Meet John and Dorianne Venator
“The legacy will continue after we are gone,” explains John. “The house, the collection, and an endowment will pass on to a private foundation which is charged with continuing to use the house as it is currently being used to the public benefit.”
John - born in Portland, Oregon. He spent his grade school years in Chicago/ His family moved back to Portland and went to high school and then Lewis and Clark College in Portland, Oregon. John has a BS in Business Administration - Marketing
Dorianne born in the western suburbs of Chicago, went to grade school and high school in the same suburb. She went to the Loyola University of Chicago and received a BA in Communications-Journalism / Interpersonal Relations.
Dorianne worked for a number of years at American Airlines in various phases of ground passenger services, but wanted to go into sales. She left American Airlines to go into hotel sales and had a successful career as director of sales for a number of years working for small deluxe boutique hotels in Chicago.
Later she decided to change careers and advanced to meeting planning for several associations, and later for Quaker Oats, which became part of Pepsico, where she did executive and employee training and development.
As a meeting manager, Dorianne was recognized by Meeting Planners International (MPI) for her work in securing the designation of meeting planning as an official career category from the US Department of Labor. She was also active in the Chicago Chapter of MPI. Dorianne played the violin from grade school through high school, in quartets, and beyond and still plays the violin for personal enjoyment. She is currently taking lessons to learn mariachi violin music.
John worked initially for a large insurance company after college doing marketing and sales promotion. He then changed directions in his career and went to work for an association in the medical field as Director of Membership services. In subsequent years he moved on to larger associations in positions of increasing responsibility. For the last 23 years, before he retired to live full time in Valladolid, he was President and CEO of a worldwide trade association in the computer field with 16 offices and 165 employees throughout the world to serve the membership of approx. 22,000 members. The annual operating budget was in excess of 55 million dollars. John and Dorianne met some 30+ years ago when John interviewed Dorianne for a Senior Director of Meetings and Conventions position with the association he worked for. He offered her the job, but for other career reasons, she chose to turn down the job offer. Several months later John and Dorianne had their first date. Three years later they were married in Japan and honeymooned in Asia and Hawaii.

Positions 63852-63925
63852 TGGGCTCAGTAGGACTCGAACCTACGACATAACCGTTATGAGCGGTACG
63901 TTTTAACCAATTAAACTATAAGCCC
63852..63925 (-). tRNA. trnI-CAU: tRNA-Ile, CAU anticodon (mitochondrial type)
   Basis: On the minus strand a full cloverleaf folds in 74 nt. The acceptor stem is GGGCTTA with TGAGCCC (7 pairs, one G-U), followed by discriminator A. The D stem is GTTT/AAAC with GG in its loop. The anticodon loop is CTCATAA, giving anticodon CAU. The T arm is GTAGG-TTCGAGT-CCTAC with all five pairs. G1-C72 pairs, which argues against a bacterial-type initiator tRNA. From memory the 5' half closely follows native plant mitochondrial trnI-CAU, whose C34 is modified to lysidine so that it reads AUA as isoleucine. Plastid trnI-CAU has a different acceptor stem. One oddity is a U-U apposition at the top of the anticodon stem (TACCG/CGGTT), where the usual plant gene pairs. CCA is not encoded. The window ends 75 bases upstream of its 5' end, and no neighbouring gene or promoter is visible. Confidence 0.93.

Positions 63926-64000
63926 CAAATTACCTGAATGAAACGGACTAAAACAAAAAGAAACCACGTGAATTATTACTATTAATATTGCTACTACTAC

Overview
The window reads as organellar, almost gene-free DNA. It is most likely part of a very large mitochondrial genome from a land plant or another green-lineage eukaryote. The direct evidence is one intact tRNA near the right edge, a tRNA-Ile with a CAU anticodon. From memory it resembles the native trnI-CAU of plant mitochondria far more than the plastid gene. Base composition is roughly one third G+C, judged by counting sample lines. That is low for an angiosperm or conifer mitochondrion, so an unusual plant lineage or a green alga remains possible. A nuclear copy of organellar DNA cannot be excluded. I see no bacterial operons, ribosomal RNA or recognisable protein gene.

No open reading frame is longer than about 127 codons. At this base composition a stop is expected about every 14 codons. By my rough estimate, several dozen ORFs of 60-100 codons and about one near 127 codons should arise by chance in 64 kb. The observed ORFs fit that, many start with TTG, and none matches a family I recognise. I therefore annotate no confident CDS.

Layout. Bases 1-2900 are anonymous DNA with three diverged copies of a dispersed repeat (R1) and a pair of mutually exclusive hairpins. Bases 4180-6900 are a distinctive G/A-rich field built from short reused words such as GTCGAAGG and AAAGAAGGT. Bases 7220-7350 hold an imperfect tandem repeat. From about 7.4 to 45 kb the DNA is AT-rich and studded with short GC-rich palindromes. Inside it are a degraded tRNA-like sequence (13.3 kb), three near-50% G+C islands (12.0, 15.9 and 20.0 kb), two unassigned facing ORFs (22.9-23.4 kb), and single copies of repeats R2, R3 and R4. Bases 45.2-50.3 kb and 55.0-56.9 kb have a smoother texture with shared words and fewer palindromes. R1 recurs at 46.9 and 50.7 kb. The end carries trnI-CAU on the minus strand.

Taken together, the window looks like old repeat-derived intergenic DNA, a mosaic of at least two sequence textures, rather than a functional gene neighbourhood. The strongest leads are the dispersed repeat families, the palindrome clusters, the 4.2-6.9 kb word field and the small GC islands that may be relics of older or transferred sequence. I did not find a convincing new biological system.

They lived together in Chicago until they moved to Valladolid and were involved in the Chicago art community. John was founding member and served as President of the Men's Council of the Museum of Contemporary Art. Dorianne served on the Board of Directors of the Chicago Contemporary Arts Council, the Intuit Museum of Outsider Art, and still serves on the board of directors of the Chicago Chamber Music Society. John and Dorianne mainly collected figurative surrealist art in Chicago. When they moved full time to live in Valladolid they donated over 100 pieces of art to a number of Chicago Museums.
John first came to Mexico when he was a freshman in College and lived in Puebla with a doctor and his family (with whom he and Dorianne visit periodically), and then in Mexico DF, and was able to tour around Mexico. Even then, John was buying a few pieces of Mexican folk art. John and Dorianne first bought some time shares in Cancun in the early 1970s and later decided that they wanted a full time home in Mexico. Subsequently, they purchased a condo at a beach front resort in Cancun and later bought a 3 story home on the ocean also in Cancun, which they still own.In October 2000, after looking around various parts of Mexico for a traditional colonial home with a large central patio, they settled on Valladolid and purchased what is now 'Casa de los Venados.' After 8-1/2 years in remodelation, the house was livable and John and Dorianne started moving their Mexican folk art and contemporary art collection into the house - AND accelerated their collecting with the assistance and mentor ship of a number of experts in Mexican folk art to bring their collection to its current level and quality to about 3,000+ pieces.
John and Dorianne believe in sharing their art collection and look at their role more as that of "custodians" of the collection. They open their home every day at 10 AM for public tours in both English and Spanish. In the long run, the art collection, the house and an endowment will go to a private foundation, which is charged with continuing to operate the home as a private house museum open to the public, as well as hosting various musical events and other public events.